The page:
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I read about T-Test and how we can use it to compare between 2 models (https://towardsdatascience.com/paired-t-test-to-evaluate-machine-learning-classifiers-1f395a6c93fa)

There are some issues I'm not sure I understand correctly:

  1. I saw that we usually choose P (p-value) to be 0.05 or 0.01

    1.1 What does it mean ?

    1.2 Does it mean that if the calculated t is in the range of the T-Table we accept the null hypothesis ,i.e 95% (or 99%) of the tests, there is no difference between the 2 models ?

  2. According to https://medium.com/analytics-vidhya/using-the-corrected-paired-students-t-test-for-comparing-the-performance-of-machine-learning-dc6529eaa97f

    we can't use K-FOLD and T-TEST, because the samples not independent (Train data used in one fold and in the other it is the test), am I right ?

    So to use T-TEST we must generate at least 30 different datasets for test (with no dependent) ?

  3. Degree of freedom

    3.1 If I understand correctly, more test we run (bigger N -> bigger degree of freedom) -> the more accurate the T-Test results ? am I right ?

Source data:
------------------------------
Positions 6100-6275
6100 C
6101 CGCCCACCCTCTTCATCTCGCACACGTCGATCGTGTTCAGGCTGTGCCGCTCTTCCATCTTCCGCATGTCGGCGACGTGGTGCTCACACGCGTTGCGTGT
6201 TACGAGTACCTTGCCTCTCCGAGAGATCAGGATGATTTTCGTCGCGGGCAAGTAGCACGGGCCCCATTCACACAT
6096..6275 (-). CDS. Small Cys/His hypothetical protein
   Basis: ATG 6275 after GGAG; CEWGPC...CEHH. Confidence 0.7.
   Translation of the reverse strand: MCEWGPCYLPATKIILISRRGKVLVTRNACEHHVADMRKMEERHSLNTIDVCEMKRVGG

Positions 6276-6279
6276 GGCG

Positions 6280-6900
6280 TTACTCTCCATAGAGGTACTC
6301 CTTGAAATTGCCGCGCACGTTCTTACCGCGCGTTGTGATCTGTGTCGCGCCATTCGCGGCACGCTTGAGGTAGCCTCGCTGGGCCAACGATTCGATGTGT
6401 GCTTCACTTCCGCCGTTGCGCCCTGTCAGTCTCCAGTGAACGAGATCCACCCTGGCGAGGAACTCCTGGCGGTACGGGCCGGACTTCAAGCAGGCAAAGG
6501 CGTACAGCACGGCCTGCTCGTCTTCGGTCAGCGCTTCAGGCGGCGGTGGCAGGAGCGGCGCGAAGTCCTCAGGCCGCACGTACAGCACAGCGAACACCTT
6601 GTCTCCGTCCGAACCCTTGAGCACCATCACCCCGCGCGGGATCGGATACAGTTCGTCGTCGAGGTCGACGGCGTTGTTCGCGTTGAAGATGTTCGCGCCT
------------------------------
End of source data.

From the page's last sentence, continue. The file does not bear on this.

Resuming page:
3.2 Do we need to run at least 30 tests to use T-TEST ?

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  • $\begingroup$ 3.1 more N does not mean "the more accurate" the T-Test results ? $\endgroup$ Sep 15, 2023 at 23:54

1 Answer 1

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(p-value) to be 0.05 or 0.01 means probability of rejecting a null-hypothesis on account of sampling fluctuations. Generally, we compute p-value from the sample data and compare it with the statistical table value at specified level say p = 0.05. Many a authors use the term - alpha - to reflect probability of rejecting null-hypothesis on account of sampling fluctuations.

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